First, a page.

Here's a production methods mystery, albeit one we think will soon be solved by one of you.
On the Discussion Boards, a Core77 reader asked how a hot water bottle is made. A couple of votes came in for slush molding, which is like rotational molding without the spinning; the mold heats up, vulcanizing whatever part of the liquid rubber inside comes into contact with it, and leaving the stuff in the middle, well, slushy. You then pour the slush out and you've got your hollow bottle.
However: How the heck is this threaded insert added?
Then, like the rubber, the plot thickens: Our trusty Board Moderator LMO submitted this photo of that very bottle being produced by B.F. Goodrich in 1939:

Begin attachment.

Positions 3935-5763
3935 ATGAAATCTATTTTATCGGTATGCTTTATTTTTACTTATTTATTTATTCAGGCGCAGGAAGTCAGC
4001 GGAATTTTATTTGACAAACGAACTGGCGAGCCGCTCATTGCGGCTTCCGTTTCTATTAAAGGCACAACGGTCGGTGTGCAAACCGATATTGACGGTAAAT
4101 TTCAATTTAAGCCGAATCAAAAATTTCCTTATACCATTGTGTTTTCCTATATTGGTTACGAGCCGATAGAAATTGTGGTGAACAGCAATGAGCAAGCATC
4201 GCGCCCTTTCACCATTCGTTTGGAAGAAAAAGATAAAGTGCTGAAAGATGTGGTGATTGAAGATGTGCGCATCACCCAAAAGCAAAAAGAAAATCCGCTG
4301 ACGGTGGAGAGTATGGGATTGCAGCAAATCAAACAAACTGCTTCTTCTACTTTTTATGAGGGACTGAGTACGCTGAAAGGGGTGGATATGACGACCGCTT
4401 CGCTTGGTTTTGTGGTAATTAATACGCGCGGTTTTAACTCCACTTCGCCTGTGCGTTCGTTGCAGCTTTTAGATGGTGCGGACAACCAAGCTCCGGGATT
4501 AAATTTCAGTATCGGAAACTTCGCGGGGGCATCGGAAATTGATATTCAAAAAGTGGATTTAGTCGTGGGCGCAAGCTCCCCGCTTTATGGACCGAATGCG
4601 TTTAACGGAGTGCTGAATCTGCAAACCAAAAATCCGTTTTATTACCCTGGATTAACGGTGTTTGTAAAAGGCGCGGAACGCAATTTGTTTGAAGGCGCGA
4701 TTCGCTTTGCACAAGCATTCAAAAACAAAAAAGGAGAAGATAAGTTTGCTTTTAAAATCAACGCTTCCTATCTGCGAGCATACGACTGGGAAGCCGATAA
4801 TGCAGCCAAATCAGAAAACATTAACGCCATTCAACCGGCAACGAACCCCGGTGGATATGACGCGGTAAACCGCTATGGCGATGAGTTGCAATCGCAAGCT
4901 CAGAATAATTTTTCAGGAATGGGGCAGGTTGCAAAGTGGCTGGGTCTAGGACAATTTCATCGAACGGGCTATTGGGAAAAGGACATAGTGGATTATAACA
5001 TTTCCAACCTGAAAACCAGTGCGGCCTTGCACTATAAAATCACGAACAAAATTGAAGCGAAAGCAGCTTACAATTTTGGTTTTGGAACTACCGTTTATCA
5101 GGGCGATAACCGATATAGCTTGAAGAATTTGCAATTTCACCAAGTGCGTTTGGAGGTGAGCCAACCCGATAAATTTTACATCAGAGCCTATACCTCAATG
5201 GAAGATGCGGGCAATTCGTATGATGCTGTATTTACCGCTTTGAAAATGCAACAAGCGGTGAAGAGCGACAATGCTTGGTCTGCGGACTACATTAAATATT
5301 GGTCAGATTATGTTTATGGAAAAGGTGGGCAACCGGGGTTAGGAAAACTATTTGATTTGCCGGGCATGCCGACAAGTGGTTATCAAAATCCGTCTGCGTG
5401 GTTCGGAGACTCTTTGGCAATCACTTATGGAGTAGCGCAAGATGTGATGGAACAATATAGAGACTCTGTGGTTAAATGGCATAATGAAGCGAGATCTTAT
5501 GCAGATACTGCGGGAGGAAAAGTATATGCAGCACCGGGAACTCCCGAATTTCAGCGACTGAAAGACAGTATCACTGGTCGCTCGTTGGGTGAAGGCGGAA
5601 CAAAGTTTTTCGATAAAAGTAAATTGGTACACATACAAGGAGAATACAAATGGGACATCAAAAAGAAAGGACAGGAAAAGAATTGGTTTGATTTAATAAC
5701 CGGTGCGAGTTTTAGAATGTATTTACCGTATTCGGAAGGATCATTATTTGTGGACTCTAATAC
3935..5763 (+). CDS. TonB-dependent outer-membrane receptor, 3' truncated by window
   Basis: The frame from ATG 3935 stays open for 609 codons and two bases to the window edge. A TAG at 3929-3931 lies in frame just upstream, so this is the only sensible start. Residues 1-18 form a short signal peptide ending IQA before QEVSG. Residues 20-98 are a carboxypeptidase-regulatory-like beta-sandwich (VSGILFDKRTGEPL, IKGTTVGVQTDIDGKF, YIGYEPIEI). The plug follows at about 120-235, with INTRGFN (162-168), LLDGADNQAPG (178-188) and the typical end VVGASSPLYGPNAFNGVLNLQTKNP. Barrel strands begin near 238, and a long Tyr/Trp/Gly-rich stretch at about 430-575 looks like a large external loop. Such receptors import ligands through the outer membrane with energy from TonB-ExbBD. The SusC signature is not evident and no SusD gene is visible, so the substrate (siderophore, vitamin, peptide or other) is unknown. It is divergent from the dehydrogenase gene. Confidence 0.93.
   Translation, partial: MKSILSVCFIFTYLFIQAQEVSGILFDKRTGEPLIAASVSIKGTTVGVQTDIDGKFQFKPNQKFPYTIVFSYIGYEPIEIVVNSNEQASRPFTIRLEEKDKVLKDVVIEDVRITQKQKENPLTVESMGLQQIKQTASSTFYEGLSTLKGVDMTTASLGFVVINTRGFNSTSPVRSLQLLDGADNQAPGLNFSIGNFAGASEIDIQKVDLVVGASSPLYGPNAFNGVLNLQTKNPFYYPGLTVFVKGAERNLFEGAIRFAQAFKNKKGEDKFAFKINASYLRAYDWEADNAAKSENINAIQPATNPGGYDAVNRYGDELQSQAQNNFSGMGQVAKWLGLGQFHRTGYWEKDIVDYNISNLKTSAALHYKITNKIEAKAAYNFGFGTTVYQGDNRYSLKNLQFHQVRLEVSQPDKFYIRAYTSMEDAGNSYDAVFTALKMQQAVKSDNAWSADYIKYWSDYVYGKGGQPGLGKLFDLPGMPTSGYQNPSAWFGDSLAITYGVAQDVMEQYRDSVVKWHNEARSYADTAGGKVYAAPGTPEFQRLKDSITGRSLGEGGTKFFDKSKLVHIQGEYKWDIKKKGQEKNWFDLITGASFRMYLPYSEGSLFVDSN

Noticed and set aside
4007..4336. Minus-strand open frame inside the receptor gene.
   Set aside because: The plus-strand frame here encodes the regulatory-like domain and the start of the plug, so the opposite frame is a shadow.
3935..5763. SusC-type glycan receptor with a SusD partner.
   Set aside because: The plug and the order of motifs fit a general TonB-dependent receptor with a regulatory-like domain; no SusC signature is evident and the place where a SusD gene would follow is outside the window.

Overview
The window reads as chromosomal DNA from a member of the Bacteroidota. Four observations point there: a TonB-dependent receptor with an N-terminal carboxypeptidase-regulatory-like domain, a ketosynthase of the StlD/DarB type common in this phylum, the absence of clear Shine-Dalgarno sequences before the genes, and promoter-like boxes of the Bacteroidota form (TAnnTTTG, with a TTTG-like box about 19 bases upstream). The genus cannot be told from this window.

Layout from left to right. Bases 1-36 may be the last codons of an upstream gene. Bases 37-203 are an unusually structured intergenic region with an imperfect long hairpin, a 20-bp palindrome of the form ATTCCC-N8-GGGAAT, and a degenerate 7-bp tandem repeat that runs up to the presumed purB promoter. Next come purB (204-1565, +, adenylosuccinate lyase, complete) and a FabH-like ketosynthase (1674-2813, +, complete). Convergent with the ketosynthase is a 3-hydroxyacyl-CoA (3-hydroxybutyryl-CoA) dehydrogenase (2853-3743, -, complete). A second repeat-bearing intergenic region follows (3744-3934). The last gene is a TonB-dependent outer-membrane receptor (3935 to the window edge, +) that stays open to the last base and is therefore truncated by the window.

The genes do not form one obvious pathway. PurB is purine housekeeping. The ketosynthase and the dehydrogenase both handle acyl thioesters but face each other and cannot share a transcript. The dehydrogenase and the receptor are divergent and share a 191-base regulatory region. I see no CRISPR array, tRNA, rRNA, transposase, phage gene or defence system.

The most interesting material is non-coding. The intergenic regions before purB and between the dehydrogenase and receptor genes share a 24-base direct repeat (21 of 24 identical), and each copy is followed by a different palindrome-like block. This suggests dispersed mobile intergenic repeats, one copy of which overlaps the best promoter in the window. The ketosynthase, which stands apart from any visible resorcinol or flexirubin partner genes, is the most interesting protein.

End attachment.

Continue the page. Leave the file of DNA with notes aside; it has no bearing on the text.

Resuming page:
Looks like it isn't slush molding at all. And if we zoom in on the photo, we can see the frying-pan-shaped mandrel that forms the negative space of the bottle inside the mold:
Which beg the questions: How the heck does the worker get the mandrel out of there?
Is it actually possible the bottle has that much flex? What about the threaded insert? And most importantly, how did Sean Penn travel back in time to work in a B.F. Goodrich factory?
Due to our deep readership, we know it's just a matter of time before someone with direct experience sounds off on how this is all accomplished (except for the Sean Penn time machine part). In the meantime, you may be wondering—where did this awesome and high-quality image of a 1939 manufacturing facility come from, and are there more like it? Stay tuned.